These reviews are of pieces of merchandise that are now out of print and are not likely to get another release too soon. I'll try to direct you to places to get them, but they may be hard to find or expensive.Audio books have become an important secondary way to enjoy literature. Whether the audience for them is blind, spends a lot of time driving, or if they just want a different way to enjoy a good story, they present a story in a way that is easy to digest. With digital formats today in CD, MP3, iPod AudioBooks, and Audible, as well as the recently deceased audio cassette, it seems odd to realize that the unabridged audio book took awhile to come about.
Stories told through audio are, of course, an evolution of oral storytelling, and began with the debut of radio. But it was not until the long playing phonograph was introduced that audio stories became commercial items. Storytelling records for children became a popular item, and adaptations of classic stories and film stories were the norm. Eventually, the idea came around to abridge or condense a book to a length that would only take the length a vinyl record to play a recording of. Complete recordings of books were not unheard of, but they would require multiple records, making the sets costly to produce and package, and thus, a higher price to the customer.
The Wonderful Wizard of Oz went into public domain in 1956, and many reprints and adaptations came about because of it. Caedmon Audio (which was later taken over by Harper Collins) noted this and eventually came to release three abridgements of Baum's books and a collection of short stories for sale.
The four records were re-released for sale as a collection of audio cassettes, which was how I was able to enjoy them. It seems a CD release was in the works, but it didn't last long if it was produced. I asked my library to get them, but later found the set you see pictured at a yard sale.
The first of the tapes is an abridgement of The Wizard of Oz, which is a basic abridgement. Dorothy and her friends arrive at the Emerald City after meeting the Cowardly Lion, with no incidents noted. The Wicked Witch immediately summons the Winged Monkeys, and the journey south to Glinda is also told without any incidents. While this is expected, it sadly removes the events that help the Scarecrow, Tin Woodman, and Cowardly Lion prove their qualities to Dorothy without realizing themselves, or put them to the test.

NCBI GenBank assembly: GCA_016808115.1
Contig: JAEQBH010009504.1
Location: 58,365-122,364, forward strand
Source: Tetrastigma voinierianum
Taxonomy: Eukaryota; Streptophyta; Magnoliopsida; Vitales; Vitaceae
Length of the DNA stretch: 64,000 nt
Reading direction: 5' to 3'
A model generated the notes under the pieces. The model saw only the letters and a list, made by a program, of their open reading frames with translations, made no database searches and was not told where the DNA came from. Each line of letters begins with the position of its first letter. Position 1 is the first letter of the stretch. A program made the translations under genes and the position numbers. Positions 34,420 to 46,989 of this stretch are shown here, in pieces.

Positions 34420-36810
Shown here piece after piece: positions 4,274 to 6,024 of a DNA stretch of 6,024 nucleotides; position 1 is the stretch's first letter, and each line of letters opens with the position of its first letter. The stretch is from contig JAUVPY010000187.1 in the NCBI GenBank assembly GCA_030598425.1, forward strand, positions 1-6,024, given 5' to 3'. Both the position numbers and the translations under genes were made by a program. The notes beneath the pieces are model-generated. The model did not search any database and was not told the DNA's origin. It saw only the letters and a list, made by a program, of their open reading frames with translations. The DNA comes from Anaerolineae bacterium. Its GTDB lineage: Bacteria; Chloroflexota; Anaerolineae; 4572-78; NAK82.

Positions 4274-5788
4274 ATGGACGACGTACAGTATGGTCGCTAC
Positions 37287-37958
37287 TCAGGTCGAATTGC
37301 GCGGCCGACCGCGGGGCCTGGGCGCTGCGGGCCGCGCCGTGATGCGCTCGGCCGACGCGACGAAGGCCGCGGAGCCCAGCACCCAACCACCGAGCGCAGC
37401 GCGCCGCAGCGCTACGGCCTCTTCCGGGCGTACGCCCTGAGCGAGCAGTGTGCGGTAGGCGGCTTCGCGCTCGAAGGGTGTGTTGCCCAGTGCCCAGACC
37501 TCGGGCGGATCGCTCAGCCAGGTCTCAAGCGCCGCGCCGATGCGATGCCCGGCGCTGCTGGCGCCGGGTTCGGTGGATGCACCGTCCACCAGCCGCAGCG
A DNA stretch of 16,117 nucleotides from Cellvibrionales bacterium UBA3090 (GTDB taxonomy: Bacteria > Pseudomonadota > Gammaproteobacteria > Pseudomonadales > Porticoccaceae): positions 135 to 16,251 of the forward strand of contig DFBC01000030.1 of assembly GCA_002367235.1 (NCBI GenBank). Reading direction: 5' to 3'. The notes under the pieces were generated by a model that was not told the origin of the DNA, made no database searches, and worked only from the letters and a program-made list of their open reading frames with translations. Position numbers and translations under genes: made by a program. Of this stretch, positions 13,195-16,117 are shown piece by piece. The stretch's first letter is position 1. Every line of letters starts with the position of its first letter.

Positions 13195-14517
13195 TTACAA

The second Oz book, The Land of Oz, gets a similar treatment, but all mentions of the Woggle-Bug are removed. Also, rather grievously, the story cuts off just after Ozma is restored. It ends with the Scarecrow making up a poem about being glad of no longer being king that must have been added by the person responsible for the abridgement. With this ending, the Emerald City is still held by Jinjur, and as Ozma of Oz is not in the set, we are given no indication that this changes.
The other Baum book to get an abridgment is Queen Zixi of Ix, which is also cut tragically short. The wishes of Rivette, Jikki, and Tallydab are excised as well. The story ends just after Zixi meets the little girl in the boat and scolds her for her foolish wishes before realizing her own wish might be considered just as foolish. While this feels more like a complete story, Bud and Fluff are now without their magic cloak, and Bud doesn't get to make the best wish made with the cloak. I really wished there was a second tape for Zixi, as it deserved it.
The final tape is called Little Oz Stories. What is it? Is it Little Wizard Stories of Oz? Is it excerpts from the Oz books that can be read as standalone portions? No, it's a selection of stories from the Queer Visitors from the Marvelous Land of Oz series. That's a rather odd choice, as the stories are out of order, and these weren't some of Baum's best. Also, people unfamiliar with the series would wonder why the Oz characters are in America. Anyone unfamiliar with the post-Wizard Oz stories might wonder if Jinjur exiled them!